I made my third visit to Sri Lanka in June and after ariving from Muscat,Oman where I’d spent 15 hours waiting for my flight (not recommended, although Muscat was worth a look). I took a tuk tuk straight to Negombo, a coastal town near the airport and a very convenient place to relax after a long flight. It was also convenient as representatives of the four Playback Theatre groups from Colombo, Hatton, Galle and Jaffna were already meeting at a rural location near Negombo with Cymbeline Buhler for a training programme. I was able to join them for the last three days of their time together.
After a night in a hotel, I moved to stay at a Jesuit Institute in Negombo and travelled out to the farm where the training was taking place every day with Father Benny. This meeting provided an opportunity for a review and for the Sri Lankans to establish their formal network for Playback Theatre in Sri Lanka and to plan a national gathering to take place in Jaffna in January 2013. Playback Theatre is now well-established in Sri Lanka with these four committed groups and the scene is set for more groups to emerge over time as interest expands around the island. It was great to meet other people involved with Playback Theatre in Sri Lanka as my previous contact was only with the Hatton group.
I also offered a Dancing Your Story session to the group which was well-received once we’d got going. There were some initial technical problems with hooking up my CD player to a sound system, basically through a DVD player and television set!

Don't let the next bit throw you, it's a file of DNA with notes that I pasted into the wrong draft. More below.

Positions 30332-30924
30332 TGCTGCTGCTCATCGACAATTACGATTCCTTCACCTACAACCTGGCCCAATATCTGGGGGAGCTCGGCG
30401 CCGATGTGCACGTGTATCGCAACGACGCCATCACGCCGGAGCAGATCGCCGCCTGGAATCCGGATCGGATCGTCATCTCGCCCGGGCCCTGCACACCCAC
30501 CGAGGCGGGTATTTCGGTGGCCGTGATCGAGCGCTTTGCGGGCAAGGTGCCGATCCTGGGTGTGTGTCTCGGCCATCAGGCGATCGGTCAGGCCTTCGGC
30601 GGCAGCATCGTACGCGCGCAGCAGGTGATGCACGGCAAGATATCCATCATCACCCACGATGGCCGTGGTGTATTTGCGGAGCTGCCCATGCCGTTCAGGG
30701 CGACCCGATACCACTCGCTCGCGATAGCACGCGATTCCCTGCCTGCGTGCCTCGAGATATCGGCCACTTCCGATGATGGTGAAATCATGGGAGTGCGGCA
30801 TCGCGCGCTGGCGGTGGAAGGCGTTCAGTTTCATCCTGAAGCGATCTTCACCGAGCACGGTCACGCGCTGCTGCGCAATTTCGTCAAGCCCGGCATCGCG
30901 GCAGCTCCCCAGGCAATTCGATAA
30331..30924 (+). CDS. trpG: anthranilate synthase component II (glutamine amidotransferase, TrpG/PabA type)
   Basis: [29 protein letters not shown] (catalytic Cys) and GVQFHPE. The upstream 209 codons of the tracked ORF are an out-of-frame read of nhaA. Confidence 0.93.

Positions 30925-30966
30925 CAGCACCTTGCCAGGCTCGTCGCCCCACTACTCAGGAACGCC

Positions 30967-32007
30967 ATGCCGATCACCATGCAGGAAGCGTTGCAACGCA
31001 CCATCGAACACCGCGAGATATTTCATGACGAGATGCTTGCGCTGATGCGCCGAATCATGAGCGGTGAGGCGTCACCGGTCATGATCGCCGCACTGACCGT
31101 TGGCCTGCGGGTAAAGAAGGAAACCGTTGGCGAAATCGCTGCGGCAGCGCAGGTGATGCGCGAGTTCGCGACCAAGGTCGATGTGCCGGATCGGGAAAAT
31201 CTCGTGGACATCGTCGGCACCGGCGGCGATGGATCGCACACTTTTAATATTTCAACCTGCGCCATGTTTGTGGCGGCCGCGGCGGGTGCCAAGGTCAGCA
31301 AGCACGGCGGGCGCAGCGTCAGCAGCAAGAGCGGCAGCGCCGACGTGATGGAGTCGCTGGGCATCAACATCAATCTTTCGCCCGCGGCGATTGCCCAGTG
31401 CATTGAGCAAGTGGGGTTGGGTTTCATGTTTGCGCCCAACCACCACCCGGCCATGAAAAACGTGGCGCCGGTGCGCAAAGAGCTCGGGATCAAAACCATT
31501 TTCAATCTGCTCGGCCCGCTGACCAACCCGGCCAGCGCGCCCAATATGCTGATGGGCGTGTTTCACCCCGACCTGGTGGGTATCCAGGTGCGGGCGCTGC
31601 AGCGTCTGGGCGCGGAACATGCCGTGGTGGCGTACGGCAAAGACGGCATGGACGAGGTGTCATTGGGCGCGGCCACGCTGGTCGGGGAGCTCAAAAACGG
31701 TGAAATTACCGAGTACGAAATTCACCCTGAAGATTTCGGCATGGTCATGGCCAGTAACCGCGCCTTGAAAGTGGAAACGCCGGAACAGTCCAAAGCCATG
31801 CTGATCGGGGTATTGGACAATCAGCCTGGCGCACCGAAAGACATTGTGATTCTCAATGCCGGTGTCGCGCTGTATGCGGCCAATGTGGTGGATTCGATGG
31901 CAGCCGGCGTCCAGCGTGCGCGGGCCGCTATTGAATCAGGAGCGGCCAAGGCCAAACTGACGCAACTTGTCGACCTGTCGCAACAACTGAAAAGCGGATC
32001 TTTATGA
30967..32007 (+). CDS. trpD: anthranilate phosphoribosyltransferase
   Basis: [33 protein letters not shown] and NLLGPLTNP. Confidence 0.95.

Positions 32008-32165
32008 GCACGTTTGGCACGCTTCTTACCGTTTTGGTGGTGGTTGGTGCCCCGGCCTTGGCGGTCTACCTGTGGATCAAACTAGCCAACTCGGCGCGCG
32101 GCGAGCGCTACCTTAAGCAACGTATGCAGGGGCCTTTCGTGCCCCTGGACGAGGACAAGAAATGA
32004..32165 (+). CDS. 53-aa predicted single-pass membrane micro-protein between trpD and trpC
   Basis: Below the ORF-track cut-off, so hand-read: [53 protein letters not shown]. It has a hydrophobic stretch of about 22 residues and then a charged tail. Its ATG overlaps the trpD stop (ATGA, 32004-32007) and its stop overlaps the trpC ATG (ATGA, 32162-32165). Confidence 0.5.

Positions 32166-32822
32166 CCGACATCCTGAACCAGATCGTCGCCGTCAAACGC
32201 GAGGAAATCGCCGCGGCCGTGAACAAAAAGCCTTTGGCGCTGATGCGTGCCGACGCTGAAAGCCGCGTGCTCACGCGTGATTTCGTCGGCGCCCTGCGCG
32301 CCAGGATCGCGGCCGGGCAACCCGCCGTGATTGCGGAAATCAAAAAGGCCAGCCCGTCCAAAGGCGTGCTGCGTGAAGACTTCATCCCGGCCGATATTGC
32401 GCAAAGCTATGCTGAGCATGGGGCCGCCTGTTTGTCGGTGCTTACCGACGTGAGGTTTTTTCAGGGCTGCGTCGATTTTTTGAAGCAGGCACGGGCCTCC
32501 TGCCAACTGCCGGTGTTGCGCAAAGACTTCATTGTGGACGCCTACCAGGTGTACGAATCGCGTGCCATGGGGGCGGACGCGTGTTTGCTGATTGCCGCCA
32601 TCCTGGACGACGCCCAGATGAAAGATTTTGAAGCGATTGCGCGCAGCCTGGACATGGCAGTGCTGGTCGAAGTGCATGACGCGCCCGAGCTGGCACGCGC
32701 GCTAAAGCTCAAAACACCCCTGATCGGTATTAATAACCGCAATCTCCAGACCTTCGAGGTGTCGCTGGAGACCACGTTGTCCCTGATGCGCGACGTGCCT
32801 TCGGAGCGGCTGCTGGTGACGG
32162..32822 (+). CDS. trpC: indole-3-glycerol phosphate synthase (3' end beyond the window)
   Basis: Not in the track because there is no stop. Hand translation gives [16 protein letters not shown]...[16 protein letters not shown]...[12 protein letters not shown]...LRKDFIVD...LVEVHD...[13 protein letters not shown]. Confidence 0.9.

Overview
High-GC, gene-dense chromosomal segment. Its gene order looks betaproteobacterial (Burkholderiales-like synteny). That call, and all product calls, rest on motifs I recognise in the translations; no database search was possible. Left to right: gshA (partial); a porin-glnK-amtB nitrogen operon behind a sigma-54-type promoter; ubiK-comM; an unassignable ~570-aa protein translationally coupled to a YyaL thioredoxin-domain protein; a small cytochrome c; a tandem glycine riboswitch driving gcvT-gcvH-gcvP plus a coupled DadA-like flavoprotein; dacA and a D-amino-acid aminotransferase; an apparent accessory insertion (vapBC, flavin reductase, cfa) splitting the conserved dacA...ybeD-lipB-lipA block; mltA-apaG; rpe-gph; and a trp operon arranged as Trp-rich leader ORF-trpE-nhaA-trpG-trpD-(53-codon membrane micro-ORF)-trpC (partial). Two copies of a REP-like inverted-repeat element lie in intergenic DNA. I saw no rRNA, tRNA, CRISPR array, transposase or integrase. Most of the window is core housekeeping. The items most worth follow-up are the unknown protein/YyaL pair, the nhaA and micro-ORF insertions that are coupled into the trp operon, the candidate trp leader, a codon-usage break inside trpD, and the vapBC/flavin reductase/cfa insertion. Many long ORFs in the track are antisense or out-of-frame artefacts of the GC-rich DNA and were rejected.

After the three days we said goodbye and I joined the Hatton group for the drive up to Hatton in their newly-acquired van where I was to re-unite with the Mountain Flowers group for a two-day training update. The two days with the Mountain Flower group were brilliant really. I’m really bonded with this group and we are really comfortable together. They have come on so well. On the first day, we made a list of problems to work on and a list of what they enjoyed about Playback. I think that we were able to cover a lot of what they wanted to work on.
The group has always worried about technique but this visit they had a real emotional breakthrough on the power of stories. The first day was about stories of being in control, the second day, one of the participants told how she had to come back to Hatton as her University tutors were on strike, another had witnessed a bus crash just after he got off on the way home the evening before. A stream of stories were provoked on disappointment, hurt, anger and sadness in the group which not only bonded them more deeply, but showed the importance of naturally counter-balancing the positivity of the stories from the day before (a perfect red-thread) and made them stronger for it. They put their energy into serving the story rather than worrying about getting it right. It was very moving to witness the group coming to this insight by themselves! They also took responsibility by being able to quickly identify the problems they wanted to work on – they obviously have been thinking about what they do and I now respond to them rather than having to feel responsible for them – which is the whole point really!
It was then time to leave Hatton after such a short visit and take the van for an eleven-hour drive up to Batticaloa to offer another two-day workshop to a Project there It was then a long train ride back to Negombo for an overnight stay before flying back to London, via Muscat (I’d booked a hotel as it was an overnight break between flights). I got home to Stroud at about midnight on the Sunday and then straight back to work on Monday morning!